Posted by Bob on February 10, 2004
In Reply to: Re: "Form follows function" posted by R. Berg on February 09, 2004
: : : As an old and obsolete engineer, a time worn expression comes to mind. We used it to provide a visual picture that people could use to make the mental connection between the design of a thing and what it was used for.
: : : Years later, in business school, I read Alfred Sloans book on organization at General Motors, and he used a similar concept to describe how the form of an organization would be developed based on the business function to be executed.
: : : Is there a source for this before Sloan...... I think he wrote in 1963, but I believe I had heard it long before.....?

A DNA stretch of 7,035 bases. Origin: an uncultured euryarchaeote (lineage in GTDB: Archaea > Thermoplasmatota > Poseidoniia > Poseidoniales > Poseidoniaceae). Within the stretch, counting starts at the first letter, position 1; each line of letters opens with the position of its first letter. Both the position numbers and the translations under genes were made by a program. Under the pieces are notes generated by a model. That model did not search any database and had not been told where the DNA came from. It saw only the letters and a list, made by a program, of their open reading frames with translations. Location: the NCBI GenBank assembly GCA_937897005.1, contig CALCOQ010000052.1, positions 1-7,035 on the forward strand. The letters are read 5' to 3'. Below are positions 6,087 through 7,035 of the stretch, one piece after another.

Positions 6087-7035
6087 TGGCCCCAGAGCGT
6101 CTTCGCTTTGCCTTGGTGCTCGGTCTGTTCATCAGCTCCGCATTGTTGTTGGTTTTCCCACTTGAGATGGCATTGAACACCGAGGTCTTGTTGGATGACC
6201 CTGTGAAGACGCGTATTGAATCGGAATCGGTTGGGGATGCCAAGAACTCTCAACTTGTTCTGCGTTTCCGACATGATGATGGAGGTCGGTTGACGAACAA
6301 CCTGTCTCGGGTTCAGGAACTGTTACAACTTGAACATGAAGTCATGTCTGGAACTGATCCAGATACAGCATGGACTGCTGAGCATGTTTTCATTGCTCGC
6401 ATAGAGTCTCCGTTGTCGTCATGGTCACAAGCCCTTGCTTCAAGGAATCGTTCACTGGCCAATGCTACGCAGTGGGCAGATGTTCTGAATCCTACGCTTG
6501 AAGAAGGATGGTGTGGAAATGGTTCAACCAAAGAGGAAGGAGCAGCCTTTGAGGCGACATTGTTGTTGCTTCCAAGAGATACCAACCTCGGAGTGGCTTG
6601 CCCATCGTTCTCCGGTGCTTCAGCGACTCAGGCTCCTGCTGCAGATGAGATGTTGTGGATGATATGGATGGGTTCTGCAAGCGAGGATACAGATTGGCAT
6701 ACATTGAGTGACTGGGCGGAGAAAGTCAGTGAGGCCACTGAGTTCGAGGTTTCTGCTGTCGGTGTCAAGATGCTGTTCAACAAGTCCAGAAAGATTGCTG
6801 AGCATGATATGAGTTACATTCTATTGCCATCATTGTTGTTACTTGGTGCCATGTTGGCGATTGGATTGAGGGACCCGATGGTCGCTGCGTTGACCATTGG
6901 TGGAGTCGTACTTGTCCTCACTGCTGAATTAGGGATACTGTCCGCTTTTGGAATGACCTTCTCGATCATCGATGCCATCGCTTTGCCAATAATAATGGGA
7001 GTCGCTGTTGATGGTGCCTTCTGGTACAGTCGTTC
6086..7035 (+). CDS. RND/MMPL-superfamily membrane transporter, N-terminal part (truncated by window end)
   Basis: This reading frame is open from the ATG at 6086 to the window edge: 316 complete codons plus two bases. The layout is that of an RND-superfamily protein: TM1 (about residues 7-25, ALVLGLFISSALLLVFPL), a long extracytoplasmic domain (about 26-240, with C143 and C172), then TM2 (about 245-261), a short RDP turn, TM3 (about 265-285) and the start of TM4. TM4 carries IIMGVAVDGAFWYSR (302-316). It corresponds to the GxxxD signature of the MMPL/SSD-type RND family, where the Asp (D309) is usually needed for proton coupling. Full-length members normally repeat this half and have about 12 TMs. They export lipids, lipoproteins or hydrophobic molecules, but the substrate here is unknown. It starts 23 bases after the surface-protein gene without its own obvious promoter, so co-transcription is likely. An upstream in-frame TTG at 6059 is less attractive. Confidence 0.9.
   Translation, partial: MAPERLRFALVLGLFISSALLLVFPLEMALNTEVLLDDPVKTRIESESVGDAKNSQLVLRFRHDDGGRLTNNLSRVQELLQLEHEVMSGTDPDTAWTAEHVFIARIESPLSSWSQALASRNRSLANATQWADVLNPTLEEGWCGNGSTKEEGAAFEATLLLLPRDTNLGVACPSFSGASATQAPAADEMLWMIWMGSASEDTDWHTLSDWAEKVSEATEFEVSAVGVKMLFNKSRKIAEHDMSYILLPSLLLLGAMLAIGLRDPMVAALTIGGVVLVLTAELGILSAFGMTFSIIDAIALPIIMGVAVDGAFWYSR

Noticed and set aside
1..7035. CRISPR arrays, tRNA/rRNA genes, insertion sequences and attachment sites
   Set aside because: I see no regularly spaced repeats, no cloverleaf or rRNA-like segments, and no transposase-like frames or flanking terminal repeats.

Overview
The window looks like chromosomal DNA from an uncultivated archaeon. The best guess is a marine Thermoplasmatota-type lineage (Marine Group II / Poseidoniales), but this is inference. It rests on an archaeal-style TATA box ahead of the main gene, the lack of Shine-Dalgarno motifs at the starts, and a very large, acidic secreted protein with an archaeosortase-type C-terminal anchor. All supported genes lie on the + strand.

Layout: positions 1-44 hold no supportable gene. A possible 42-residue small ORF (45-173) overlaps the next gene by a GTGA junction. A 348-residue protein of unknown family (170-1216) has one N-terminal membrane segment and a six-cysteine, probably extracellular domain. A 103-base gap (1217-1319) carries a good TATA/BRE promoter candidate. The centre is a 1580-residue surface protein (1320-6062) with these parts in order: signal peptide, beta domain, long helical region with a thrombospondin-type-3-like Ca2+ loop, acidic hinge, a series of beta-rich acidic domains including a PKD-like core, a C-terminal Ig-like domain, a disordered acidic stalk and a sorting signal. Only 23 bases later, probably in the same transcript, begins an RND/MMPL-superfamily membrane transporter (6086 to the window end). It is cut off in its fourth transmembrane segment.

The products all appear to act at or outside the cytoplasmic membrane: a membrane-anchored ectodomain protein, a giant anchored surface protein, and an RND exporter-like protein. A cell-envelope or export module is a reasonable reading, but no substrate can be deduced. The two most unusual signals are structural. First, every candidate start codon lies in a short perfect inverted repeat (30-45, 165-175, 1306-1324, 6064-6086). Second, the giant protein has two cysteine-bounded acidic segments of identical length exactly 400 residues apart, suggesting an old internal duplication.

: : I have the notion that "Form follows function" was a watchword at the Bauhaus, the German school of architecture and design (Weimar and elsewhere, 1919-1933), but I don't have any sources that can confirm that. Perhaps some other phrase finder can illuminate. SS
: Yes, it was a Bauhaus principle. The saying is attributed to the architect Louis H. Sullivan, 1896.
I had trouble getting the connection from Sullivan to the Bauhaus, which flourished decades after him, so I went Googling the phrase. It's attributed to Sullivan, all right, but also to a dozen other people, including Walter Gropius (aha! better time fit), a sculptor I never heard of, and (vaguely) to "the Bauhaus." Anybody have definitive evidence?